When people who claim they are able to hear the ‘dead’, it’s not easy to figure out the reason behind their experiences. A recent scientific study by researchers attempts to explain the ‘why’ behind these occurrences.
The study is conducted by the researchers at Durham University as a part of as part of the University’s ‘Hearing the Voice project’ and has been published in the journal Mental Health, Religion and Culture. It reveals that ‘spiritualist mediums’ might be more prone to immersive mental activities and unusual auditory experiences early in life.
For the uninitiated, spiritualism refers to a religious idea that human souls continue to exist after death and communicate with the living via medium or psychic, states the press release by the University. And ‘mediums’ who “hear” spirits are said to be experiencing clairaudient communications, as opposed to clairvoyant ( i.e. “seeing”) or clairsentient ( i.e. “feeling” or “sensing”) communications.
According to the study, ‘spiritualists’ have a strong leaning towards ‘absorption’ which is a trait connected to “immersion” in mental or activities and altered states of consciousness. “18% reported having clairaudient experiences ‘for as long as they could remember’, and 71% had not encountered Spiritualism as a religious movement prior to their first experience,” states the release.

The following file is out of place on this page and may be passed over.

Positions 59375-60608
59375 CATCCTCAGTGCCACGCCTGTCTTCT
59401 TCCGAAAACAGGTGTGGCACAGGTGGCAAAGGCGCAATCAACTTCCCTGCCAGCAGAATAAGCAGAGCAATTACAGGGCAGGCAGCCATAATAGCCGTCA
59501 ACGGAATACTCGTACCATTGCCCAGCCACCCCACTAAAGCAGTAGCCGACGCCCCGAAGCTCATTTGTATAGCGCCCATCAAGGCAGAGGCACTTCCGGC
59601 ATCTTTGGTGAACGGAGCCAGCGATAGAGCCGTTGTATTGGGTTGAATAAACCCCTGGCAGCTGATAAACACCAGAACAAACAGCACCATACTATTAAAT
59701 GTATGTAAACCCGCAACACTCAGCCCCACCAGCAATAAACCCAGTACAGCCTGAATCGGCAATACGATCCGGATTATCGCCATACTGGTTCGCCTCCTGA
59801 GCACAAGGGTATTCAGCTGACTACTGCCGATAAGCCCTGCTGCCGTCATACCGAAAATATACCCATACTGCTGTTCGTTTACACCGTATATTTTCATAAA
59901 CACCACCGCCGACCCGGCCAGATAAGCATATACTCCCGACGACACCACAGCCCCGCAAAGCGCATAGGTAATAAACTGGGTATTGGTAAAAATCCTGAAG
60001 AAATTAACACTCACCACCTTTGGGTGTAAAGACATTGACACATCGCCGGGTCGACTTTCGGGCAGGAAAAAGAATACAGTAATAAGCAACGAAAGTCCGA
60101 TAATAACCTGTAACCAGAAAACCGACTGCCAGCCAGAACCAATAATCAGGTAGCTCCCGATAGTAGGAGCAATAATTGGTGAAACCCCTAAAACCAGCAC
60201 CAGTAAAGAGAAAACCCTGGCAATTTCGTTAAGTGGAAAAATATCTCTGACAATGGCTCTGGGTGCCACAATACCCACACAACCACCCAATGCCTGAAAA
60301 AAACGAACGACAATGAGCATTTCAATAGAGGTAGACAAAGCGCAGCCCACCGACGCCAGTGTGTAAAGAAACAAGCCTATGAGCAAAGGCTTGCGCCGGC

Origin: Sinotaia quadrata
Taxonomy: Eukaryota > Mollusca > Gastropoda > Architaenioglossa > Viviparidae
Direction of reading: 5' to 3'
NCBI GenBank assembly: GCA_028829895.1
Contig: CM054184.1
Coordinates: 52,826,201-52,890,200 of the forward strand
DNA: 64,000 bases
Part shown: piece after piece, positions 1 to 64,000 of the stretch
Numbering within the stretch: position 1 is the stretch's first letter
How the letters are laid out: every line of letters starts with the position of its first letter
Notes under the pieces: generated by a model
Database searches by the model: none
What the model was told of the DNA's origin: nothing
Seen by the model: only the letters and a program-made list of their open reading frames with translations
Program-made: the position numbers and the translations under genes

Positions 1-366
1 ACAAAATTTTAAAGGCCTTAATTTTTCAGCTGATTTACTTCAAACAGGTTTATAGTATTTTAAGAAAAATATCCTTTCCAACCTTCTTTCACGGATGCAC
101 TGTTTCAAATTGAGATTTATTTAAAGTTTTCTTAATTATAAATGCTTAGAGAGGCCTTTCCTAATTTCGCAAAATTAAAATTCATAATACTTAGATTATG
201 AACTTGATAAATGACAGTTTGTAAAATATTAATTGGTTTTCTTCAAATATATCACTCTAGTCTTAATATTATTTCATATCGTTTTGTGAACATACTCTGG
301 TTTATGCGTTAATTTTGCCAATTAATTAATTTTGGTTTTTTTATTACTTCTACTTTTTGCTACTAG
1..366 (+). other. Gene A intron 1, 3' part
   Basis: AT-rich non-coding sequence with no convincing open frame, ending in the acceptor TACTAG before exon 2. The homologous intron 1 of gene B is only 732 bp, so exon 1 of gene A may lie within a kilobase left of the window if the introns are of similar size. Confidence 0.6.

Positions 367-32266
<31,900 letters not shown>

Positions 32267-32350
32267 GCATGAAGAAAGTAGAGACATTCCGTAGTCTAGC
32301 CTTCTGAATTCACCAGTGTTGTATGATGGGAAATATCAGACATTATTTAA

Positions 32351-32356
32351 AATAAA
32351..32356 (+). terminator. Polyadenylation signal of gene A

It further added that many people who hear these voices early in life encounter “spiritualist beliefs” when trying to look for “supernatural significance” of, their personal and odd experiences. Also, spiritualists report unusual auditory experiences which are positive and are often in their control. These occurrences start early in life.
“Understanding how these develop is important in helping us learn more about distressing or non-controllable experiences of hearing voices, and how to support those whose voices are linked to psychosis or other mental health problems,” states the release. Researchers surveyed 65 clairaudient spiritualist mediums from the Spiritualists’ National Union and 143 members of the general population for the purpose of this study.
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